Are Promotional Items Effective?

Logo and brand related words in word tag cloudIn September, Todd Wilms wrote a blog post announcing the death of the tchotchke.  When I first heard this, I thought that he meant that promotional items were no longer a viable marketing tool.

No, say it isn’t so?

My Tchotchke Past

When I worked in the marketing department of a major transportation company, I was dubbed Keeper of the Tchotchkes. Seriously. That was my unofficial title. I was tasked with purchasing promotional items with “high perceived value” on which to emblazon the company logo.  As Keeper of the Tchotchkes,  I held the key to a small warehouse full of colorful promotional items: Frisbees, water bottles, t-shirts made from recycled bottles, key chains, plastic I.D. holders, and, of course, the ubiquitous pen. It was tchotchke heaven.

Back then, the term “tchotchke” was synonymous with all promotional items. So, Wilms’ announcement was a bit of a shock.  Promotional items dead? Say it isn’t so! It was like hearing an old friend had passed away.

I was relieved to learn that Wilms was speaking of the cheap bling formerly given out at trade shows and conferences. The kind of stuff no one ever uses and is basically just kitsch with a logo (lipstick-disguised USB keys, for example). Well, thank goodness that stuff is on its way out.

But, if the cheap combo 3-in-1 corkscrew/flashlight/cheese grater is dead as a promotional item, does that mean promotional items in general are becoming extinct?

No it does not.

Just the other day, my insurance agent gave me a pen with her name and phone number printed the length of the shaft after a visit to go over my current coverage. Recently, my business card printer included a colorful refrigerator magnet with his business name and phone number in my last order. My local fitness club owner told me that he found that his logo imprinted t-shirts were very important to his branding strategy and were working to increase his visibility.

Promo Items Are Still Key

This evidence may be anecdotal, but there are a couple of studies conducted by the promotional products industry that support it.

According to a 2009 study from the Professional Products Association (PPAI), 94% of recipients of promotional items recalled the name of the advertiser and 76% of the respondents remembered the information they saw on a promotional product. The PPAI survey found that customers loved receiving promotional items and big ticket items left a more favorable impression of the company.

If a 2009 study seems too long ago. There is the 2013 Global Ad Impression Study, conducted by the Advertising Specialty Institute, the largest media and marketing organization serving the promotional products industry. The ASI surveyed 7,000 people world-wide. The study showed that 86% of people remembered the advertiser of logoed products and 54% thought more positively of the advertiser.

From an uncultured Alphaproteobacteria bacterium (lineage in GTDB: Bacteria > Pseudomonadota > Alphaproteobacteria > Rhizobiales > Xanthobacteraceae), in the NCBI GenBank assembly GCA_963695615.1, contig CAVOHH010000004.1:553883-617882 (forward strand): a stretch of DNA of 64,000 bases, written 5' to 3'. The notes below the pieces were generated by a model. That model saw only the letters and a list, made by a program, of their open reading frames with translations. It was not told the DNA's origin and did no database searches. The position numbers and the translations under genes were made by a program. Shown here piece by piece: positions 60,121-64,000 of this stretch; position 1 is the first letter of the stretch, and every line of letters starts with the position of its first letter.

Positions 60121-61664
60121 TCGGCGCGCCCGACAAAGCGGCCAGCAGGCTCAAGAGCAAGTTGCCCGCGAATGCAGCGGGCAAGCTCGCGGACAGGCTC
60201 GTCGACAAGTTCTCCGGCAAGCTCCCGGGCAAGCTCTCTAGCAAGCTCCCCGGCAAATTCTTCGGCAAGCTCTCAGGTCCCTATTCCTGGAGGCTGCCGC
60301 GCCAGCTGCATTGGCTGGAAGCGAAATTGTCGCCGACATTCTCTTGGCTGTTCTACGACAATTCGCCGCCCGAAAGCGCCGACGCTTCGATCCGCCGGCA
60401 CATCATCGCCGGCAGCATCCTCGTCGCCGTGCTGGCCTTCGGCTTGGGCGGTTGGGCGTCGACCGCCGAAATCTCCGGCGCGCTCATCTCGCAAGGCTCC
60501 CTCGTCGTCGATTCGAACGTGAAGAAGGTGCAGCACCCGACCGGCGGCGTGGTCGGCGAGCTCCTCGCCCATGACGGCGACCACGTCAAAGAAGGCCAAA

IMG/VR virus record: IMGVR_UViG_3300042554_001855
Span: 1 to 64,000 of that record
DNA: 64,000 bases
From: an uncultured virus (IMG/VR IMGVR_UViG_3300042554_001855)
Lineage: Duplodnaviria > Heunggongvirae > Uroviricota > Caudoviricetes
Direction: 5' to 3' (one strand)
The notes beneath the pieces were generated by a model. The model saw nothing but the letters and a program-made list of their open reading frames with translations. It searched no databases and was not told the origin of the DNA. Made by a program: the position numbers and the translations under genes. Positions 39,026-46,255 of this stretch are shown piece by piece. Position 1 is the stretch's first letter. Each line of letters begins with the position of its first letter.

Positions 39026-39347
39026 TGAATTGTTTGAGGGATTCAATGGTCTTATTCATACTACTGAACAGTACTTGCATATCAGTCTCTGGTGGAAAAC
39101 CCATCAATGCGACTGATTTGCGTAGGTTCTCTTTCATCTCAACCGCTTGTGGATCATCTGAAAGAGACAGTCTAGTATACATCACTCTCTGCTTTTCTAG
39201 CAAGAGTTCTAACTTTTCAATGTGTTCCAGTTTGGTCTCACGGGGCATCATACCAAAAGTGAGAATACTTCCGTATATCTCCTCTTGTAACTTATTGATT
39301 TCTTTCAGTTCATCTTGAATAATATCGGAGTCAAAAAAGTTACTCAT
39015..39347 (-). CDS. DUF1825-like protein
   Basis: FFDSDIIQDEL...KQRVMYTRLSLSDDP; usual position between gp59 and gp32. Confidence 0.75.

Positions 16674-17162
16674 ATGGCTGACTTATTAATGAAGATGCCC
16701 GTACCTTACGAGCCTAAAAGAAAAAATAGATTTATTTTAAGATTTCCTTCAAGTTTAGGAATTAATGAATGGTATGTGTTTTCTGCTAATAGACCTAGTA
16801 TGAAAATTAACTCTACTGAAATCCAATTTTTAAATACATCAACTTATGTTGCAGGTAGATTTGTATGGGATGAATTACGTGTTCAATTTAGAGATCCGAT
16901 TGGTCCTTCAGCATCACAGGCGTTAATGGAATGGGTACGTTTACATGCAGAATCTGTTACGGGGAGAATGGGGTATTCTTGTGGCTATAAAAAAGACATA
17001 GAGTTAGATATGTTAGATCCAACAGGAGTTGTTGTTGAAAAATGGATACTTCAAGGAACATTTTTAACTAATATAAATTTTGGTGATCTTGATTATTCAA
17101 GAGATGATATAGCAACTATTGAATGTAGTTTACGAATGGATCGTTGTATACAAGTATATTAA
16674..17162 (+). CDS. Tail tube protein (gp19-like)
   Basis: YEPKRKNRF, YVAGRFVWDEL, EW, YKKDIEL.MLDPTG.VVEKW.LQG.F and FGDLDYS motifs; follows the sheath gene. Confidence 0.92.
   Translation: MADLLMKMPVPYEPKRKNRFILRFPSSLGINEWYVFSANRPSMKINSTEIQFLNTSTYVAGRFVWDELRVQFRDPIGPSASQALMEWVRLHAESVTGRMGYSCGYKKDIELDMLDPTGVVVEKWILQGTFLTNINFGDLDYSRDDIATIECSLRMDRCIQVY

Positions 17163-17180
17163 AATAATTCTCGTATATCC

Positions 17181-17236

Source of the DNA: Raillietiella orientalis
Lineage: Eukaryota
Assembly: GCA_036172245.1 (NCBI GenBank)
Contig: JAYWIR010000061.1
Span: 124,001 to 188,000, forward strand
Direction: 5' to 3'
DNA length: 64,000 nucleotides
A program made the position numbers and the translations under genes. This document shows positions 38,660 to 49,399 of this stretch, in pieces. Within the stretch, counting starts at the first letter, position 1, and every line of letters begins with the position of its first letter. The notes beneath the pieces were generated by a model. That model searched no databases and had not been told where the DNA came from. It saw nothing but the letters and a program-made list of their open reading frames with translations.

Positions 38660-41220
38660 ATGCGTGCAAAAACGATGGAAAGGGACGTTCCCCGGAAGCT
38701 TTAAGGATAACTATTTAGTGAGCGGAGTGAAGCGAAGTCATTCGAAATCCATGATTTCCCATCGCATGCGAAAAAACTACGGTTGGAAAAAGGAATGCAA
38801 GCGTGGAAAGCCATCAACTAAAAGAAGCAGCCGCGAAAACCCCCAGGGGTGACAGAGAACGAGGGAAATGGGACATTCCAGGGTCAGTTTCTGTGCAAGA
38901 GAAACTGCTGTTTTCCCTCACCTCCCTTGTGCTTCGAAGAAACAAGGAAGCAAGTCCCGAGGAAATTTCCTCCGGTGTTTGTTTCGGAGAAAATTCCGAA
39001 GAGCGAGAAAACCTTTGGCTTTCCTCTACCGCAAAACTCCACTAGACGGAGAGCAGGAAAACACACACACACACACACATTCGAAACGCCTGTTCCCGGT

The ASI doesn’t present its survey in some boring paper. The ASI itself embraces our new interactive world and presents their 2013 survey in a YouTube video complete with catchy music. It seems that even the promotional industry uses social media to deliver its message.

Marketing in the New Millennium

Marketing for businesses has changed even for the promotional items industry. Today, we can reach more customers through the internet. This has customers craving a more interactive experience with business. If you want your business to prosper you have to blog, and be a player on sites like Twitter, Facebook, Instagram, and Pinterest.

Yes, promotional items are effective. They do boost brand recognition. However, they should be a small part of your overall marketing strategy. Today’s business owner must include social media as well as traditional forms of marketing.

If you do use promotional items in your business, remember to choose  items that will compliment your business and that customers will use and value. Top items are quality t-shirts, tote bags, pens, desk accessories, and pedometers.

So, the death knell for the kitschy tchotchke has rung, but the quality promotional item lives on.

Do you use promotional items as part of your overall brand strategy?  How do you use promotional items in your business? Do you find them effective?

About Tanya Adams

A Marcom professional for such companies as The American Film Institute, LACMTA, Kashi, and Barnes & Noble, Tanya Adams is a freelance marketing and education writer at tanyaadamswriter.com.

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